Copyright © Allyn & Bacon 2008 Chapter 3 Students, the Law and Public Schools This multimedia product and its contents are protected under copyright law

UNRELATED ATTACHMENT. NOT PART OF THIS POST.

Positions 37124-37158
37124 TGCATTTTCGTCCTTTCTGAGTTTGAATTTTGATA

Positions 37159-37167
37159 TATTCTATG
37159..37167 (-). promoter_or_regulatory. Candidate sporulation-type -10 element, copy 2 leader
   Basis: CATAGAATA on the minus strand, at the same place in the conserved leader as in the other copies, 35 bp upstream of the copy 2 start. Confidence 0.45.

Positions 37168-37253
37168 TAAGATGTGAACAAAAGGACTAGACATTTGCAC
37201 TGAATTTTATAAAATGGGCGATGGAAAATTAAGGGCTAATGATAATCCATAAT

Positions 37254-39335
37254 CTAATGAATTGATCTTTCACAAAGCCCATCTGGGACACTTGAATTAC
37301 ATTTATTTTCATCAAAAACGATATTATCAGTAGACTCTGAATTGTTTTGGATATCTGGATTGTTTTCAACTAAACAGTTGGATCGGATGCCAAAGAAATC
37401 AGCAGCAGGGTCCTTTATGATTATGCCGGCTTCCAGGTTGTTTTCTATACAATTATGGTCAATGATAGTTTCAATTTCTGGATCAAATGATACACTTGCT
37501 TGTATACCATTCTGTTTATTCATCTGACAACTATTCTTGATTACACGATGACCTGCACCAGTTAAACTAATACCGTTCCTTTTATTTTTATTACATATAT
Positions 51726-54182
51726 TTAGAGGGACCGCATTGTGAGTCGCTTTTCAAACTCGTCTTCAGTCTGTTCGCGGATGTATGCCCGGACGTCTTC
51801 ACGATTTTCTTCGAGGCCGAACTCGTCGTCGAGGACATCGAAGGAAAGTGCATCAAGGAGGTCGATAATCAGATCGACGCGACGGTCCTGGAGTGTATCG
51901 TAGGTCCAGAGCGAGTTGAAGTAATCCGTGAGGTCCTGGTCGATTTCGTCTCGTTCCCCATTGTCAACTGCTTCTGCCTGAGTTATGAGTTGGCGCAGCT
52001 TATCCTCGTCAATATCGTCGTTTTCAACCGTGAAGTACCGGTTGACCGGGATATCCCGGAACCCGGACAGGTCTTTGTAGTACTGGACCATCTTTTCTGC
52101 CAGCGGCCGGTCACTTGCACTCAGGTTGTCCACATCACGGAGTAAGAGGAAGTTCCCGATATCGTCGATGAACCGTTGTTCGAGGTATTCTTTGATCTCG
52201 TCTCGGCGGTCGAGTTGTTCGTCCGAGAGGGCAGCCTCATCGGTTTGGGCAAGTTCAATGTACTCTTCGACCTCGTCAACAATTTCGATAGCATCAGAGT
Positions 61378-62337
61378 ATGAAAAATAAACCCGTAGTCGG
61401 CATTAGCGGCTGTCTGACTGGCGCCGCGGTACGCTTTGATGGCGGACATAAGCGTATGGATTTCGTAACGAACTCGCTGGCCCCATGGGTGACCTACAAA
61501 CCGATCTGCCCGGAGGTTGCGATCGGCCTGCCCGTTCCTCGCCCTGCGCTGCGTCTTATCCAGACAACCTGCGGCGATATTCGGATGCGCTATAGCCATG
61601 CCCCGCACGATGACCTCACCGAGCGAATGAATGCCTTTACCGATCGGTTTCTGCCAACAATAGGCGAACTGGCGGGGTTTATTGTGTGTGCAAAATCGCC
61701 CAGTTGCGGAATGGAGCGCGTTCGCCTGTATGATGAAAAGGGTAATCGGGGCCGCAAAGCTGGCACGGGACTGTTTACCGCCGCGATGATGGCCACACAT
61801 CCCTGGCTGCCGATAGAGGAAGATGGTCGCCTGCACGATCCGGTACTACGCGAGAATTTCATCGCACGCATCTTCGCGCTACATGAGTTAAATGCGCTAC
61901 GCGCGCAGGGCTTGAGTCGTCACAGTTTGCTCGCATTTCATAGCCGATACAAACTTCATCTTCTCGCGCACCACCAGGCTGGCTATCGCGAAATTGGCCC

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<ul><li> Slide 1 </li> <li> Copyright Allyn &amp; Bacon 2008 Chapter 3 Students, the Law and Public Schools This multimedia product and its contents are protected under copyright law. The following are prohibited by law: any public performance or display, including transmission of any image over a network; preparation of any derivative work, including the extraction, in whole or in part, of any images; any rental, lease, or lending of the program. </li> <li> Slide 2 </li> <li> Copyright Allyn &amp; Bacon 2008 School officials are granted broad powers to establish rules and regulations governing student conduct in the school setting. School officials are granted broad powers to establish rules and regulations governing student conduct in the school setting. These powers, however, are not absolute. These powers, however, are not absolute. </li> <li> Slide 3 </li> <li> Copyright Allyn &amp; Bacon 2008 They are subject to the standard of reasonableness. They are subject to the standard of reasonableness. Generally, rules are deemed to be reasonable if they are necessary to maintain an orderly and peaceful school environment and advance the educational process. Generally, rules are deemed to be reasonable if they are necessary to maintain an orderly and peaceful school environment and advance the educational process. </li> <li> Slide 4 </li> <li> Copyright Allyn &amp; Bacon 2008 Since students enjoy many of the same constitutional rights as adults, courts have been very diligent in ensuring that their constitutional rights be protected. Since students enjoy many of the same constitutional rights as adults, courts have been very diligent in ensuring that their constitutional rights be protected. </li> <li> Slide 5 </li> <li> Copyright Allyn &amp; Bacon 2008 In the landmark Tinker case, the U.S. Supreme Court for the first time held that students possess the same constitutional rights as adults and that these rights do not end at the school house door. In the landmark Tinker case, the U.S. Supreme Court for the first time held that students possess the same constitutional rights as adults and that these rights do not end at the school house door. </li> <li> Slide 6 </li> <li> Copyright Allyn &amp; Bacon 2008 Protests and Demonstrations Protests and demonstrations are considered forms of free expression. Protests and demonstrations are considered forms of free expression. Thus, students are afforded the right to participate in these activities. Thus, students are afforded the right to participate in these activities. As long as these activities are peaceful, and do not violate school rules or result in destruction of school property, they cannot be disallowed. As long as these activities are peaceful, and do not violate school rules or result in destruction of school property, they cannot be disallowed. </li> <li> Slide 7 </li> <li> Copyright Allyn &amp; Bacon 2008 School-Sponsored Newspapers Courts generally hold that a school publication has the responsibility for providing a forum for students to express their ideas and views on a variety of topics of interest to the school community. Courts generally hold that a school publication has the responsibility for providing a forum for students to express their ideas and views on a variety of topics of interest to the school community. </li> <li> Slide 8 </li> <li> Copyright Allyn &amp; Bacon 2008 While the newspaper is intended to represent a forum for student expression, those responsible for its production should be mindful of their obligation to embrace responsible rules of journalism. While the newspaper is intended to represent a forum for student expression, those responsible for its production should be mindful of their obligation to embrace responsible rules of journalism. </li> <li> Slide 9 </li> <li> Copyright Allyn &amp; Bacon 2008 Broad censorship by school officials is not permitted and is in violation of the free speech rights of students. Broad censorship by school officials is not permitted and is in violation of the free speech rights of students. </li> <li> Slide 10 </li> <li> Copyright Allyn &amp; Bacon 2008 Censorship Limited review of school sponsored publications may be permitted, but broad censorship is not. Limited review of school sponsored publications may be permitted, but broad censorship is not. </li> <li> Slide 11 </li> <li> Copyright Allyn &amp; Bacon 2008 Non-school Sponsored Newspapers Non school sponsored newspapers are those not endorsed by the school but printed at students expense away from school premises. Non school sponsored newspapers are those not endorsed by the school but printed at students expense away from school premises. These publications may not be totally prohibited by school officials. These publications may not be totally prohibited by school officials. </li> <li> Slide 12 </li> <li> Copyright Allyn &amp; Bacon 2008 Restrictions, however, may be imposed regarding the time and place of distribution. Restrictions, however, may be imposed regarding the time and place of distribution. Such restrictions are recognized as conditions affecting freedom of press not prohibitions. Such restrictions are recognized as conditions affecting freedom of press not prohibitions. </li> <li> Slide 13 </li> <li> Copyright Allyn &amp; Bacon 2008 Students who are responsible for producing the newspapers are held accountable for any libelous material printed in the newspaper. Students who are responsible for producing the newspapers are held accountable for any libelous material printed in the newspaper. </li> <li> Slide 14 </li> <li> Copyright Allyn &amp; Bacon 2008 Dress and Appearance Student dress as a form of free expression is not viewed as significantly as most other forms of free expression. Student dress as a form of free expression is not viewed as significantly as most other forms of free expression. There is, however, a first amendment freedom associated with it. There is, however, a first amendment freedom associated with it. </li> <li> Slide 15 </li> <li> Copyright Allyn &amp; Bacon 2008 Dress may be regulated if there is a defensible basis for doing so. Dress may be regulated if there is a defensible basis for doing so. However, school regulations that violate students right by being vague, ambiguous and failing to demonstrate a connection to disruption will not meet court scrutiny. However, school regulations that violate students right by being vague, ambiguous and failing to demonstrate a connection to disruption will not meet court scrutiny. </li> <li> Slide 16 </li> <li> Copyright Allyn &amp; Bacon 2008 Controversial Slogans Slogans worn on T-shirts, caps and other media that are in direct conflict with the schools stated mission may be regulated. Slogans worn on T-shirts, caps and other media that are in direct conflict with the schools stated mission may be regulated. Those expressions which violate standards of common decency, contain vulgar, lewd and otherwise obscene gestures also may be regulated. Those expressions which violate standards of common decency, contain vulgar, lewd and otherwise obscene gestures also may be regulated. </li> <li> Slide 17 </li> <li> Copyright Allyn &amp; Bacon 2008 School Suspension School suspension still is considered a legal form of discipline for students who violate school or district policy. School suspension still is considered a legal form of discipline for students who violate school or district policy. In-school suspensions used by 91% of the school districts in the United States, whereas out-of-school suspensions are used by 95% of the districts. In-school suspensions used by 91% of the school districts in the United States, whereas out-of-school suspensions are used by 95% of the districts. </li> <li> Slide 18 </li> <li> Copyright Allyn &amp; Bacon 2008 Procedural and Substantive Due Process There are two types of due process, both of which apply in the school setting: procedural and substantive. There are two types of due process, both of which apply in the school setting: procedural and substantive. Procedural due process means that if a person is to be deprived of life, liberty or property, a prescribed constitutional procedure must be followed. Procedural due process means that if a person is to be deprived of life, liberty or property, a prescribed constitutional procedure must be followed. </li> <li> Slide 19 </li> <li> Copyright Allyn &amp; Bacon 2008 Substantive due process ensures that a valid reason exists if a person is deprived of life, liberty or property and that the means used to deprive the person are reasonable. Substantive due process ensures that a valid reason exists if a person is deprived of life, liberty or property and that the means used to deprive the person are reasonable. </li> <li> Slide 20 </li> <li> Copyright Allyn &amp; Bacon 2008 Expulsion Unlike suspension, expulsion is considered one of the more severe forms of discipline because it involves long-term separation from the school district and in some instances permanent separation. Unlike suspension, expulsion is considered one of the more severe forms of discipline because it involves long-term separation from the school district and in some instances permanent separation. </li> <li> Slide 21 </li> <li> Copyright Allyn &amp; Bacon 2008 Search Searches may be conducted by school personnel if reasonable suspicion is established. Searches may be conducted by school personnel if reasonable suspicion is established. Reasonable suspicion is based on information received from students or teachers that is considered reliable by school officials. Reasonable suspicion is based on information received from students or teachers that is considered reliable by school officials. </li> <li> Slide 22 </li> <li> Copyright Allyn &amp; Bacon 2008 Personal Searches There should be a sense of urgency based on a belief that the student has in his or her possession some dangerous item that could pose a serious threat to health and safety of the student or others in the school. There should be a sense of urgency based on a belief that the student has in his or her possession some dangerous item that could pose a serious threat to health and safety of the student or others in the school. </li> <li> Slide 23 </li> <li> Copyright Allyn &amp; Bacon 2008 Involvement of Law Enforcement Officials When law enforcement officials enter the school to conduct a search, the search must be preceded by a warrant. When law enforcement officials enter the school to conduct a search, the search must be preceded by a warrant. If a warrant is issued, strong evidence involving probable cause should be established. If a warrant is issued, strong evidence involving probable cause should be established. </li> <li> Slide 24 </li> <li> Copyright Allyn &amp; Bacon 2008 Metal Detectors The use of metal detectors, like other intrusive methods, must be justified as reasonable and necessary to meet a legitimate school objective. The use of metal detectors, like other intrusive methods, must be justified as reasonable and necessary to meet a legitimate school objective. In this case, maintaining a safe and orderly school environment was considered a legitimate school objective. In this case, maintaining a safe and orderly school environment was considered a legitimate school objective. </li> <li> Slide 25 </li> <li> Copyright Allyn &amp; Bacon 2008 Corporal Punishment Corporal punishment usually involves the use of physical contact for disciplinary purposes. Corporal punishment usually involves the use of physical contact for disciplinary purposes. Corporal punishment as a disciplinary tool is not uncommon within school systems in the United States. Corporal punishment as a disciplinary tool is not uncommon within school systems in the United States. </li> <li> Slide 26 </li> <li> Copyright Allyn &amp; Bacon 2008 Classroom Harassment Classroom harassment is a form of sexual discrimination based on the U.S. Supreme Courts ruling in Davis v. Monroe Co. Board of Education. Classroom harassment is a form of sexual discrimination based on the U.S. Supreme Courts ruling in Davis v. Monroe Co. Board of Education. School officials are liable if they are clearly unreasonable and deliberately indifferent toward the alleged harassing conduct. School officials are liable if they are clearly unreasonable and deliberately indifferent toward the alleged harassing conduct. </li> <li> Slide 27 </li> <li> Copyright Allyn &amp; Bacon 2008 Pregnant and Married Students The courts have generally held that pregnant and married students may not be denied the opportunity to attend school. The courts have generally held that pregnant and married students may not be denied the opportunity to attend school. The basis for the courts position is that these students must be afforded equal protection under the law, as well as due process of law. The basis for the courts position is that these students must be afforded equal protection under the law, as well as due process of law. </li> <li> Slide 28 </li> <li> Copyright Allyn &amp; Bacon 2008 Married Students Married students have the right to attend public schools. Married students have the right to attend public schools. Any rules designed to exclude married students from attending school are invalid and in violation of their Fourteenth Amendment rightsnamely equal protection under the law. Any rules designed to exclude married students from attending school are invalid and in violation of their Fourteenth Amendment rightsnamely equal protection under the law. </li> </ul>